This post was first published by My London on 16/11/2019.
The incredible number of empty homes in each London borough and staggering housing waiting lists
In some boroughs, vacant homes could fill more than 40 percent of people waiting for homes
It doesn’t take a lot to see the signs of London’s housing crisis. Just one glance at the window of an estate agent is enough.
Anyone who has tried to get accommodation for themselves or their families in London knows what an abject nightmare it can be.
And by all accounts, that is unlikely to change a whole lot. And that is what makes it all the more frustrating when homes remain empty in the capital, earning money for their owners, while we have to fret about finding a reasonable place to live.
At the same time, London is still not building enough homes. Sadiq Khan’s home building target for the financial year 2019-2020 is to start between 17,000 and 23,000 affordable homes.
However figures released on Thursday (November 14) show he has only achieved around half of his target in the first two quarters of the financial year, with construction starting on just 4,874 between April and September 2019.
Another way London can cope with the demand for homes is allowing the boroughs to seize control of these empty homes, union GMB has argued.
In 2018 London had a total of 22,481 long-term vacant dwellings, an incredible 2,244 more than the year before.
At the same time, in 2018 there were 232,409 households on the housing waiting lists for London’s local authorities.
Newham had the longest waiting list, with 26,139 applications waiting for housing provided by the council. However there are only 894 long-term vacant homes in the borough.
But in Southwark , which has the most empty homes (1,766), more than a quarter of the 6.778 applications could be housed almost immediately without the need for as much new house-building.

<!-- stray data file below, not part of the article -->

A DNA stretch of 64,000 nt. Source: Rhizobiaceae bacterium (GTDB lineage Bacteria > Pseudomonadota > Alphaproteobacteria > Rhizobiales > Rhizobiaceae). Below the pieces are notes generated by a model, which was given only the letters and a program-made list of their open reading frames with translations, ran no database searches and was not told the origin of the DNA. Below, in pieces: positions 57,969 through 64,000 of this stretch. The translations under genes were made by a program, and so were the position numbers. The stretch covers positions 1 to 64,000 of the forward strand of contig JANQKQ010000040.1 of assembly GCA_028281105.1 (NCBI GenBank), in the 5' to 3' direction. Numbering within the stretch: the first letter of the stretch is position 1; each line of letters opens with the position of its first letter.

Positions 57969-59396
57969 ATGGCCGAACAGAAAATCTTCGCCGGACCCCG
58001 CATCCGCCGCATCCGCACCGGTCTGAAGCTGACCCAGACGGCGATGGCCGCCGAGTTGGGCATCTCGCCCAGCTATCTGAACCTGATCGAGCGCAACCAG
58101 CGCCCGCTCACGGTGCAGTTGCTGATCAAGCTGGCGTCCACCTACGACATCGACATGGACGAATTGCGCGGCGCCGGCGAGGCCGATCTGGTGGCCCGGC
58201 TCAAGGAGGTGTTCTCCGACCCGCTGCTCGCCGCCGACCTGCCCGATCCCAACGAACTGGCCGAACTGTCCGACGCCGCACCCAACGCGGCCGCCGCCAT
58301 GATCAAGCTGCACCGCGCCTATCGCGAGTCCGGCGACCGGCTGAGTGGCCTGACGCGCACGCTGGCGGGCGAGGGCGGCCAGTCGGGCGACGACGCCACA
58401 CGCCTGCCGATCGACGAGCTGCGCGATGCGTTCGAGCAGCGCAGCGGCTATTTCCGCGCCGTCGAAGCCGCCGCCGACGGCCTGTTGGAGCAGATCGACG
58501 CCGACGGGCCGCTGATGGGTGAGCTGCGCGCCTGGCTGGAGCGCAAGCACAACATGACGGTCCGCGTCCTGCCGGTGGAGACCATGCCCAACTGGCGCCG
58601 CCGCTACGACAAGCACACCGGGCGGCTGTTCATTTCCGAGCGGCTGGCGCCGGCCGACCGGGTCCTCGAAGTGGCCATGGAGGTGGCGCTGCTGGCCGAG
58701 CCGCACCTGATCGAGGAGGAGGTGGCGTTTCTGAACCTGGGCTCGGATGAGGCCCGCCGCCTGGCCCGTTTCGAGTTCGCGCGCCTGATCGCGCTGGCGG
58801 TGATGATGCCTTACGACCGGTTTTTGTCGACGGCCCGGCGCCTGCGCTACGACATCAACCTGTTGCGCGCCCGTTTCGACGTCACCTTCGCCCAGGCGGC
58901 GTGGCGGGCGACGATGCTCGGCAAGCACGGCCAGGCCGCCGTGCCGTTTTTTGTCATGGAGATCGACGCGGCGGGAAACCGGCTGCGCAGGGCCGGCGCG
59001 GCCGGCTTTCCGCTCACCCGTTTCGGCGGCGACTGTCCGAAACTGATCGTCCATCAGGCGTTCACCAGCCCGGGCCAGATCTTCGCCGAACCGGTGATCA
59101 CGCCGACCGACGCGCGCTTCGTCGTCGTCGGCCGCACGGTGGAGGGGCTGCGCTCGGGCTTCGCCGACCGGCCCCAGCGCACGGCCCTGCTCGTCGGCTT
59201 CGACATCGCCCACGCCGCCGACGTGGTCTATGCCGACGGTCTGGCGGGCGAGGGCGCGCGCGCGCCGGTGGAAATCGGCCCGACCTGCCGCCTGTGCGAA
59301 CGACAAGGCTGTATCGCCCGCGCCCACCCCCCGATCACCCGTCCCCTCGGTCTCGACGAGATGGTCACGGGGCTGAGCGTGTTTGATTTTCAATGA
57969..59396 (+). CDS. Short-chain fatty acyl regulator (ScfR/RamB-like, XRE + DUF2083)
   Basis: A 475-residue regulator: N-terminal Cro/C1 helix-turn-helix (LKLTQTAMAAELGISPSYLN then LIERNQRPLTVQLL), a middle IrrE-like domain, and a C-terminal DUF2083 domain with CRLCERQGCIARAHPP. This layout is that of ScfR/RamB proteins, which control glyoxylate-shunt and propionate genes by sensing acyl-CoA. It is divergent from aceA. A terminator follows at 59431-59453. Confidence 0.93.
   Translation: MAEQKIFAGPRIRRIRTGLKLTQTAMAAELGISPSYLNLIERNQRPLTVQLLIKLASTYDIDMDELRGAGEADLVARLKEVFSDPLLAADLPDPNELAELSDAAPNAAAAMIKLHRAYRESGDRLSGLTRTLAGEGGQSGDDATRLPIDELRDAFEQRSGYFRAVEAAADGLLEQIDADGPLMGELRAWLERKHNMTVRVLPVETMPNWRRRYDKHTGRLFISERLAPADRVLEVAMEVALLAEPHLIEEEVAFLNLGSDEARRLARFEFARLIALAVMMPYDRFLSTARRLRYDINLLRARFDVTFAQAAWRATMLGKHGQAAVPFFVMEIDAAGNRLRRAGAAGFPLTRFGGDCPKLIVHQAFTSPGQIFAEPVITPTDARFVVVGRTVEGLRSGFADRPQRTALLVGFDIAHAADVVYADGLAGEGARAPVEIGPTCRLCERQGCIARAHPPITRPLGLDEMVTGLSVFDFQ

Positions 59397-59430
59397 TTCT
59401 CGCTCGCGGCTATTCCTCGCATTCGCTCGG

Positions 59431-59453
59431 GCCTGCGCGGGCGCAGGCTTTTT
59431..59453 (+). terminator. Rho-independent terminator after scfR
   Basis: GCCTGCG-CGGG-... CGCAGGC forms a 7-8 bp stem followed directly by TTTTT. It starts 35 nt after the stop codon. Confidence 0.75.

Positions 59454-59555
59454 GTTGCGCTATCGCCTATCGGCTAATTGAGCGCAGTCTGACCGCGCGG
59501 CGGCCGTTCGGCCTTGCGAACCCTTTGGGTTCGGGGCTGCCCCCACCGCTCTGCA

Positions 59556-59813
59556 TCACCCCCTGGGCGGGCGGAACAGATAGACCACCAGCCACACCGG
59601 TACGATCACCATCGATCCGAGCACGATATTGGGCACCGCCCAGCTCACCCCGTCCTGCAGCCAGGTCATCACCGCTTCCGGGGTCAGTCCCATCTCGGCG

In Croydon , there are 5,138 applications on the waiting list but 1,521 homes that are vacant, the second most in the capital.
Warren Kenny, GMB Regional Secretary said: “Giving local councils the powers to use homes left empty for prolonged periods would help to cut the unacceptably high waiting lists across London.
“Bringing long term empty homes and flats back into use has to have a very high priority. Residential units above shops in particular can be left unoccupied for long periods and councils should be alert to the potential of such empty homes to cut waiting lists.
“Property owners knowing that councils had such powers would be a big incentive for these owners to keep properties occupied. It would also reduce the incentive for overseas investors investing in buy to leave empty to do so.
“Overall there is no alternative but for councils to increase the supply of council homes for rent at genuinely affordable rents, but using the already existing housing stock to house people is something that shouldn’t be overlooked.”
To see the number of vacant homes in your borough as well as the numbers on the housing list, see the table below.
|Borough||No. of long-term vacant dwellings (Oct 2018)||No. households on Local Authority waiting lists (2018)|
|Barking and Dagenham||106||4,587|
|City of London||244||656|
|Hammersmith and Fulham||278||1,644|
|Kensington and Chelsea||1,115||3,330|
|Kingston upon Thames||292||–|
|Richmond upon Thames||488||3,944|